A new web series aims to bring patriotic and pro-market entertainment to a medium that’s generally produced by the left: the telenovela.
Familia con Fuego / Family with Fire has so far spanned five dramatic five-minute episodes. Clara del Villar, the show’s executive producer, says Family delivers sudsy stories and at the same time “highlights the rewards of a free-market society while entertaining a young, multicultural audience.”
The result is a refreshingly pro-American entry in a genre that doesn’t often treat American society as attractive or worthwhile.
Latin television is well known for its liberal tilt. National Review Online’s Jillian Kay Melchior reported on a study in April that found 45 percent of Spanish-language news stories on Univision and Telemundo “had a distinct left-liberal slant.”
Univision’s popular telenovelas are no exception. Thirty million Hispanic households in the United States regard telenovelas as their leading form of entertainment. Univision alone garners 10 million novela viewers for a single episode. That’s a large number of people closely following plots that push left-wing, progressive ideals.
Political views in the Hispanic community are more diverse than those reflected in Spanish-language news and entertainment. Melchior sites a Pew Hispanic Center finding that “Thirty-two percent of all Latinos polled said their political views were either ‘conservative’ or ‘very conservative’ . . . Only 30 percent reported their political views as liberal.”
Family with Fire, which is presented by the Hispanic Free Market Network, pushes back with the story of the Flores family, a multi-generational clan that runs and owns a successful restaurant. They are unashamedly patriotic, with a Navy SEAL among the sons. They are proud and protective of their business, which flourishes thanks to the free market and is jeopardized by a government bureaucrat who recalls the EPA inspector in Ghostbusters.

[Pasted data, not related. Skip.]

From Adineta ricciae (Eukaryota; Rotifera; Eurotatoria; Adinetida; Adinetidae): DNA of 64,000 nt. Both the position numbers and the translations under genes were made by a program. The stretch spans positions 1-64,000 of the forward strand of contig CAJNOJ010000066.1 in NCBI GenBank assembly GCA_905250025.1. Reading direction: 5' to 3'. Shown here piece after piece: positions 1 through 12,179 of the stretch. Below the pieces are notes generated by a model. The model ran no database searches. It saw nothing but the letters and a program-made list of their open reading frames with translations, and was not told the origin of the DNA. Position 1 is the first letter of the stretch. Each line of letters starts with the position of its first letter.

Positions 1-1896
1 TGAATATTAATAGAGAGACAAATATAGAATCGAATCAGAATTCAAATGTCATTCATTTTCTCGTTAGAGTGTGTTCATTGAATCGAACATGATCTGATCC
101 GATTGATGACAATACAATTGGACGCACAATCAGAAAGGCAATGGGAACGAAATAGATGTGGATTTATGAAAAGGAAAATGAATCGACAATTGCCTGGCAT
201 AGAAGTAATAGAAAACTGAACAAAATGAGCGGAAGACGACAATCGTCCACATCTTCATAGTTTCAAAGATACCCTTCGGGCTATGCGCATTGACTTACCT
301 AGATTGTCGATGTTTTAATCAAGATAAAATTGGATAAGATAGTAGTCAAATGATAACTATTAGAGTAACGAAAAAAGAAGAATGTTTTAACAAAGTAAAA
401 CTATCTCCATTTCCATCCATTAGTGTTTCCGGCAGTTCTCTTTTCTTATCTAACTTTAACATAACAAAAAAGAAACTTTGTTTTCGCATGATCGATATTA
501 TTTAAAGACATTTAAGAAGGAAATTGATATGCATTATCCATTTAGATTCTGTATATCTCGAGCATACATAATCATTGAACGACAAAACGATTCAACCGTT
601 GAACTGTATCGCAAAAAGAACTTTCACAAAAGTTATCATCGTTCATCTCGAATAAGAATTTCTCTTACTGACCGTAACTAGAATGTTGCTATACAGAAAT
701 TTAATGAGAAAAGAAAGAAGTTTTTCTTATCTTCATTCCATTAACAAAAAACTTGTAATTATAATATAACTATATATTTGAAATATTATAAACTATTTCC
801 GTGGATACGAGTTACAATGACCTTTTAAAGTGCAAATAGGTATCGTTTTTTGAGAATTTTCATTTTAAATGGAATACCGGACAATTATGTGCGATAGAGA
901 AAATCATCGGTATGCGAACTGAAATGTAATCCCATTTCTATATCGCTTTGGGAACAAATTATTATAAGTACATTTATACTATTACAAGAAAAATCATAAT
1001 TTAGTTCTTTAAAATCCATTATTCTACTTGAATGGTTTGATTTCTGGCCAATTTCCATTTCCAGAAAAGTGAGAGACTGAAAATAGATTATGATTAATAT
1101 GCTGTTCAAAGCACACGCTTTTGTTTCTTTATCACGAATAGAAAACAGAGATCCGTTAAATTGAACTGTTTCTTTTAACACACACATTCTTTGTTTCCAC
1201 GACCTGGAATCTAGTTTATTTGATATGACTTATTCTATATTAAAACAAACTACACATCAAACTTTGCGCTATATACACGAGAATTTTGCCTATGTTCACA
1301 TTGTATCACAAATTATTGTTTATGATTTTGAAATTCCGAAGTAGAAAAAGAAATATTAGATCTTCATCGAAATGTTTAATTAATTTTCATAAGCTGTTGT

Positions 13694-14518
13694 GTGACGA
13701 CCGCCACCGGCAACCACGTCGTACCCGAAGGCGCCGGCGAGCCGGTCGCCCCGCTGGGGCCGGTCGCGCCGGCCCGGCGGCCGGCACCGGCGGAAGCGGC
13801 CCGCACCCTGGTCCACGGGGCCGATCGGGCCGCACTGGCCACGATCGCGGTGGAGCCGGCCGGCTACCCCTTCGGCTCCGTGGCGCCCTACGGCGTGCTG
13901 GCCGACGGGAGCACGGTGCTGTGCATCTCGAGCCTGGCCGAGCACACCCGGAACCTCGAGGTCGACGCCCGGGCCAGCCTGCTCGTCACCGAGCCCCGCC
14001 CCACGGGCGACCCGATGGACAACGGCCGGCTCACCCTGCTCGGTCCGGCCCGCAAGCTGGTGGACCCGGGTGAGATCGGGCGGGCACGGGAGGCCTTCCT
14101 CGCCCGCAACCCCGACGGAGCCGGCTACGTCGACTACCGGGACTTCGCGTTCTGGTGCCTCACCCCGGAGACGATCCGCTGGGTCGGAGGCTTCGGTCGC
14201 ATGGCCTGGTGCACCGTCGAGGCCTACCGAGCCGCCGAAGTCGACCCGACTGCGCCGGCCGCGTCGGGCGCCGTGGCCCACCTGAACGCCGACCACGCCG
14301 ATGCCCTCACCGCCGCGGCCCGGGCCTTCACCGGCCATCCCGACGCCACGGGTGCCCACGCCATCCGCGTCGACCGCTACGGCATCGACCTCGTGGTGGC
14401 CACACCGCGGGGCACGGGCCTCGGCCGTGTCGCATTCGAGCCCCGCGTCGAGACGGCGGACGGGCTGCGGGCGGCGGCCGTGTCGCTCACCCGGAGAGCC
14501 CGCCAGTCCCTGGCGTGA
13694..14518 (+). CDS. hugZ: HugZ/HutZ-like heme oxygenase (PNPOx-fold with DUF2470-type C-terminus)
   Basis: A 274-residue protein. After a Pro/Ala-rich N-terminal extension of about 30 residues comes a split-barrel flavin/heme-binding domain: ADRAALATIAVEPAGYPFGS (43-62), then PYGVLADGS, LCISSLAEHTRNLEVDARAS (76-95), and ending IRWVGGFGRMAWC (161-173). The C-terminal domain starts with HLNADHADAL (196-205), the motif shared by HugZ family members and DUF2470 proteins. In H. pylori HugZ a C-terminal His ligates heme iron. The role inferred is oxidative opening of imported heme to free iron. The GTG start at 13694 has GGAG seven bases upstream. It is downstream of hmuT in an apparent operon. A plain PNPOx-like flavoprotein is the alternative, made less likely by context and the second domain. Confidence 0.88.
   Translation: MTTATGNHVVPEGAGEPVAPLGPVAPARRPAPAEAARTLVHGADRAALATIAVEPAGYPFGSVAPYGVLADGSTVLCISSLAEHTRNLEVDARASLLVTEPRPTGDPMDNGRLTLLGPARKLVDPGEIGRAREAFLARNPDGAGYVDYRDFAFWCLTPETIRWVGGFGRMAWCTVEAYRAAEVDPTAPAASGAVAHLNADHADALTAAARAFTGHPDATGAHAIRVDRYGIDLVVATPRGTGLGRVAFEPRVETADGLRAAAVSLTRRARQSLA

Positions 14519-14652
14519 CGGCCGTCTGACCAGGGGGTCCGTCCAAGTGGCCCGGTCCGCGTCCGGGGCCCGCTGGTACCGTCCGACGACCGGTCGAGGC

The show’s pro-market ethos extends to a laissez-faire approach on immigration that conservatives might find jarring. Illegal immigration, and a vaguely defined immigration bill alluded to in the show’s very expository dialogue, dominate the first five episodes.
In fact, when the man from the government makes an appearance, he is an I.C.E. official threatening to close the restaurant because some of its employees are illegal immigrants.
The series turns campy at times. A Hispanic tomato and an Anglo avocado urge the mother character to be a voice for immigration reform. (The tomato is later hurled at the I.C.E. official, leaving audiences to wonder if this constitutes murder.) When the Flores’s sous-chef cuts his finger in what looks like a pretty low-impact carrot-related mishap, the result is a bloodbath recalling Dan Aykroyd’s Julia Child impression.
Later, heroine Camilla Flores (Sorayo Padrao) gets a visit from a lousy ex-boyfriend, who shows up to the restaurant with his pretty young fiancée. Yet after exchanging a few combative lines with Camilla, he returns the next day with flowers, declaring his love for her and conveniently having forgotten the fiancée.
Camp is part of the show’s charm, however. The series is directed by Emmy winner Mike Stodden and edited by Emmy nominee Helen Maier.
The series is funded by the Krieble Foundation, American Principles Project, and Americas PAC and can be watched at hispanicpost.com.
— Christine Sisto is an editorial associate at National Review Online.